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People of Persia

When local Sydney photographer Mobinah Ahmad booked her flights to Iran, she didn’t know what to expect. After arriving to perhaps one of the most controversial countries in the world, Mobinah soon realised Iran’s beauty extended far beyond its architectural structures. Here are some of her snaps capturing the ‘People of Persia.’

When I came back from Iran to tell everyone about my adventures, I realised there were many misconceptions about the country. Many people regard it as backward, oppressive, anti-American, pro-terrorism, and un-visitable.  These have impacted the way the country and the people are perceived: almost as if 80 million people are supposed to be seen through one lens.

When I began speaking about my experiences, and showing my photographs, I noticed people were pleasantly surprised.

I have tried to present people with the broad overview of the incredible beauty and diversity of Iran. Iran has been a country of mysterious paradoxes; the historic Persian Empire, the beauty of traditional unique architecture and culture, and the political and religious movements.

This portrait series comes from two short weeks of exploring five incredible cities: Tehran, Mashhad, Esfahan, Shiraz and Qom.

I think one of the most striking thing about the Iran, is the women. Women in Iran are powerful, empowered, confident, and strong: they are businesswoman and trailblazers, respected and valued. That is not a very common perception of women from Iran as they are often seen as oppressed by their government and society. I hope this series hopes to educate others on the outside, to show them what the people really are like.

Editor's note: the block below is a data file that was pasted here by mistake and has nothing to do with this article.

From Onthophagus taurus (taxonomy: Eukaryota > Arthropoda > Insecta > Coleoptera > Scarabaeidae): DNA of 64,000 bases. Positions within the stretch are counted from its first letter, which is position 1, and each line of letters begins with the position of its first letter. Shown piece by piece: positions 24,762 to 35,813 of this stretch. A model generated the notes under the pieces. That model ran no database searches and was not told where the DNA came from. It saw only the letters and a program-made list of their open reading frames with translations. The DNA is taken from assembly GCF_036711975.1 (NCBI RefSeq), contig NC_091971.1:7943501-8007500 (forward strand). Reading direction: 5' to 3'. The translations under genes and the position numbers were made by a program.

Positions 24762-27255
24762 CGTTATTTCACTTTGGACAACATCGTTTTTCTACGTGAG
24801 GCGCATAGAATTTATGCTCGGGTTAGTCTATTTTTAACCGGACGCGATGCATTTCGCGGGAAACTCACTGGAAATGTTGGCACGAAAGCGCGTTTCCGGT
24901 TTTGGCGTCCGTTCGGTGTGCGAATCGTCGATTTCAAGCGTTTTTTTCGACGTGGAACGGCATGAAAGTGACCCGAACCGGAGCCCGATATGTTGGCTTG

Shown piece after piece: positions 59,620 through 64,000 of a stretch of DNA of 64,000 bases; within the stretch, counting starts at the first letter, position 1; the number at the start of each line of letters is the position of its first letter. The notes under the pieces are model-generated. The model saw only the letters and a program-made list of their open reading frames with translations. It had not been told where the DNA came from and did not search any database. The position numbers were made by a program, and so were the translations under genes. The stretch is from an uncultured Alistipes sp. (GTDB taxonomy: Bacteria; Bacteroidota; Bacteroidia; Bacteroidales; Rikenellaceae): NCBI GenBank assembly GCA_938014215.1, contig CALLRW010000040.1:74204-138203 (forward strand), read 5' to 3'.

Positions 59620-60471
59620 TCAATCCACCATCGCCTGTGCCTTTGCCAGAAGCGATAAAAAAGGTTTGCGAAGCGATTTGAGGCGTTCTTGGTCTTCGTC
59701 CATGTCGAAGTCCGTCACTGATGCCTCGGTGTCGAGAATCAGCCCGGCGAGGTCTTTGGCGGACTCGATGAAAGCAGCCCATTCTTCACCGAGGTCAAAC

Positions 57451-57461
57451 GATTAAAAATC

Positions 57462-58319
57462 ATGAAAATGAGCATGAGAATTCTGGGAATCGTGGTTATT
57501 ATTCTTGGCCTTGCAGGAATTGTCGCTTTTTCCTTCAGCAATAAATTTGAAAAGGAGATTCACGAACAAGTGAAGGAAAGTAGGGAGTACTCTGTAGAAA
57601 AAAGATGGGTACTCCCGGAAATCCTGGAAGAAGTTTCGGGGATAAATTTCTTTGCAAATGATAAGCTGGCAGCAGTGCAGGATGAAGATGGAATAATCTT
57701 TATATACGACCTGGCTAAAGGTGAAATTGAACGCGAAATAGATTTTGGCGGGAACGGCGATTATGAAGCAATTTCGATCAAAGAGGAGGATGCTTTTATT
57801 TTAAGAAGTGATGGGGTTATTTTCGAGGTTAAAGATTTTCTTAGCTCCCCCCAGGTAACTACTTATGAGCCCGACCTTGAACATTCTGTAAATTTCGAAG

One of the managers who worked in the lobby of The Safavi Hotel in Esfahan. This hotel is stunning, covered walls to ceilings in beautiful Persian designs and artworks. I felt that this photo shows the immense beauty of Persian designs and shows that the country blends tradition and modernity in a harmonious manner.
Two female school students at the historical site: Persepolis in Shiraz. I wanted people to see beyond the stereotypes of the hijab and see this cool young Iranian woman with her baseball cap over her hijab.
As I ordered my pizza from a restaurant in Esfahan, I talked with this group of women. When I nervously asked them for a photo, it took them 30 seconds to get together and give such a wonderful pose, full of attitude and style.
This man sits in his military uniform under an arch of Khajoo Bridge, Esfahan. I learnt that it was a legal requirement for all young men to go to military training for two years. Often you will see men walking around the city in their military uniform. Some are against the idea whilst others are passionate for serving their country.
There was a school excursion in Shiraz at the mausoleum of a famous Persian poet, Saadi, to learn about poetry.
A shop keeper selling traditional Esfahani Minakari plates. When I had first asked him for a photo, he assumed I wanted to take a picture of the plates. When he realised I wanted to take a photo of him, he smiled shyly.
These young men work at a traditional local restaurant, ‘The best Chello Kebab in Tehran’.
The Point

Local Sydney photographer Mobinah Ahmad looks beyond the lens at the people of Persia, modern day Iran.

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